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The place to begin to evaluate the assertion that premillennialism was the only view of the early church would be to survey the writings of the Ante-Nicene Fathers, the writings of the early church prior to the drafting of the Nicene Creed in A.D. 325. The thing of it is, we don’t have all the writings or opinions of Christian pastors and/or writers of that era. There were no printing presses, recording devices, or retrievable blog posts. What we have available to us are copies of works that were written and have survived.
Many Latin and Greek texts remain untranslated, including those beyond the fourth century. Frank Gumerlock has been translating Latin texts that show that a preterist interpretation of Bible prophecy was popular among many writers on the book of Revelation, Matthew 24, and lesser-studied passages like James 5:3-5. According to Gumerlock, “At least four medieval commentators on the Epistle of James interpreted the ‘day of slaughter’ in James 5:5 as the first-century destruction upon Jerusalem and Judea at the hands of the Romans.”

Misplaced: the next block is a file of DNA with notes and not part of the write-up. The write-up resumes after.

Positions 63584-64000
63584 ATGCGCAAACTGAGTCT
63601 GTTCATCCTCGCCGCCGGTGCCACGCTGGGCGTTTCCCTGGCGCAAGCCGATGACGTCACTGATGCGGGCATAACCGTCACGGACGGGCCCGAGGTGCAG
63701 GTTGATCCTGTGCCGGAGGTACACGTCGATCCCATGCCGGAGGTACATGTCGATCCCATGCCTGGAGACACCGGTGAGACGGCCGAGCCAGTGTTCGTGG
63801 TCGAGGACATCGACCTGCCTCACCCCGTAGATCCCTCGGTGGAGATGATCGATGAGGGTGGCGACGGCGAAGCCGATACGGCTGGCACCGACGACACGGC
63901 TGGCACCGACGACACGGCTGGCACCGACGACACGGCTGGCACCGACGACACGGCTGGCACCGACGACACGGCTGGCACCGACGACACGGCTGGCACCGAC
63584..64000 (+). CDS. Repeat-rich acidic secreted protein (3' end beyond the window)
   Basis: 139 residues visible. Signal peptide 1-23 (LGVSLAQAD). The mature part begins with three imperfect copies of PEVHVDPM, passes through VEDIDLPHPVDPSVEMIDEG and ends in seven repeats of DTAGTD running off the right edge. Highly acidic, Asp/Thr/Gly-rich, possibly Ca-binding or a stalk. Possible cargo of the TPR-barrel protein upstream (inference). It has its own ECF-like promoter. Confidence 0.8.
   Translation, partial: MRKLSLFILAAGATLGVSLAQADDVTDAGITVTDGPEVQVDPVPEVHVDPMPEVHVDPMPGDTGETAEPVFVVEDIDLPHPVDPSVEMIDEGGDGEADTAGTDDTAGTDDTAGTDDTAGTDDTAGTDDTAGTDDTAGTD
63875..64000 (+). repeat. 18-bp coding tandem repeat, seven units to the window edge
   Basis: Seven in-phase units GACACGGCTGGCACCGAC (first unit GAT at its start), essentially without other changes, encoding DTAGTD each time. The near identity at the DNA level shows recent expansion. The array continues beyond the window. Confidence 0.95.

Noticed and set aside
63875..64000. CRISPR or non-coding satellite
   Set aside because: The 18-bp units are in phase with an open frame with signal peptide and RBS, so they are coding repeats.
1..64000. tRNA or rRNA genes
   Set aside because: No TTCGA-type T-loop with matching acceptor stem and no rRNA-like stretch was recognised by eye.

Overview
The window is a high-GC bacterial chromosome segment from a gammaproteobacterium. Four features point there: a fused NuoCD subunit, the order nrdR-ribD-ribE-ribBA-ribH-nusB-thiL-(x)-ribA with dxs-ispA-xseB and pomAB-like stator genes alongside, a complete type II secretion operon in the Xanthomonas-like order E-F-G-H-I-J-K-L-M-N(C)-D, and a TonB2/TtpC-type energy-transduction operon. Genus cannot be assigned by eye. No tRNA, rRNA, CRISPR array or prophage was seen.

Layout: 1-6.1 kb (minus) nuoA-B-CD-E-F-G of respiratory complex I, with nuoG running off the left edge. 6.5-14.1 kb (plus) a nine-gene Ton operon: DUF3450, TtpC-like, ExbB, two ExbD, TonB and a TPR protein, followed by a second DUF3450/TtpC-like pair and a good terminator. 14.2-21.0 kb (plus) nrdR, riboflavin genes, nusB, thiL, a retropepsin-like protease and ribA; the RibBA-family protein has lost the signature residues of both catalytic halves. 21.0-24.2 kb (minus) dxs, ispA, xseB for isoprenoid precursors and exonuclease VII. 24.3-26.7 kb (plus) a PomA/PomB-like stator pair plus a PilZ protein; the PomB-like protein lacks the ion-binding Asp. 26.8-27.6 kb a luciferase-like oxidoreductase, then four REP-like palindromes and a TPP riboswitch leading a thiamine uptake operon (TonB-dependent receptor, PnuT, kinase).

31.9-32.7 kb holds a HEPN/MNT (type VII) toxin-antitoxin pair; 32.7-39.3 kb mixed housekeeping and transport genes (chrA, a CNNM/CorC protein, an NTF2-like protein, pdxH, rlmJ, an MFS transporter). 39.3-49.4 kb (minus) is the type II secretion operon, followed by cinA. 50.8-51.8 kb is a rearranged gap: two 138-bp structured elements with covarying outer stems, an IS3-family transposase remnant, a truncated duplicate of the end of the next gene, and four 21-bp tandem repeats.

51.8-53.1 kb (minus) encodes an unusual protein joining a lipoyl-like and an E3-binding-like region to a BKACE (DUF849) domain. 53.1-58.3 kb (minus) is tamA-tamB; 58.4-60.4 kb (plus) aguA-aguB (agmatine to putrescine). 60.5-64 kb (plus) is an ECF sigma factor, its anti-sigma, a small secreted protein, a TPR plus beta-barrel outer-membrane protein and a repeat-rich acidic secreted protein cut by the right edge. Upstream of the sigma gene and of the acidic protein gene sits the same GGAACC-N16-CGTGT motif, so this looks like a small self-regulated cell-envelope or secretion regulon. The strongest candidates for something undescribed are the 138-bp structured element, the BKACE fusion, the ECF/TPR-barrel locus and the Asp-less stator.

In this short article, I will first deal with the obvious historical errors made by dispensational authors who claim that premillennialism was the only position held by early church fathers.
Dwight Pentecost writes the following about Justin Martyr’s (c. 100-165) evaluation of non-premillennial views in the second century:
Justin evidently recognized premillennialism as “the criterion of a perfect orthodoxy.” In his Dialogue with Trypho, where he writes: “some who are called Christians but are godless, impious heretics, teach doctrines that are in every way blasphemous, atheistical, and foolish,” he shows he would include any who denied premillennialism in this category, since he included in it those that denied the resurrection, a companion doctrine. 
Unfortunately, Pentecost was quoting a secondary source and failed to check the original. Just prior to the sentence that Pentecost quotes, Justin had written:
I am not so miserable a fellow, Trypho, as to say one thing and think another. I admitted to you formerly, that I and many  others are of this opinion, and [believe] that such will take place, as you assuredly are aware; but, on the other hand, I signified to you that many who belong to the pure and pious faith, and are true Christians, think otherwise.